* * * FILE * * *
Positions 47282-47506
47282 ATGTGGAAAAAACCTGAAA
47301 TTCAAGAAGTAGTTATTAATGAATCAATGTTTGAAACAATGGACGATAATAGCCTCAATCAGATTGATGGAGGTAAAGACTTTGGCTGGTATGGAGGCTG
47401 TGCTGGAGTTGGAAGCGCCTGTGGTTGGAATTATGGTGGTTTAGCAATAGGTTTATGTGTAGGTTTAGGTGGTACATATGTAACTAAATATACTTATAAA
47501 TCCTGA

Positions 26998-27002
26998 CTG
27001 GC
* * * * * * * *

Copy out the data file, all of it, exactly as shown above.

Positions 47282-47506
47282 ATGTGGAAAAAACCTGAAA
47301 TTCAAGAAGTAGTTATTAATGAATCAATGTTTGAAACAATGGACGATAATAGCCTCAATCAGATTGATGGAGGTAAAGACTTTGGCTGGTATGGAGGCTG
47401 TGCTGGAGTTGGAAGCGCCTGTGGTTGGAATTATGGTGGTTTAGCAATAGGTTTATGTGTAGGTTTAGGTGGTACATATGTAACTAAATATACTTATAAA
47501 TCCTGA

Positions 26998-27002
26998 CTG
27001 GC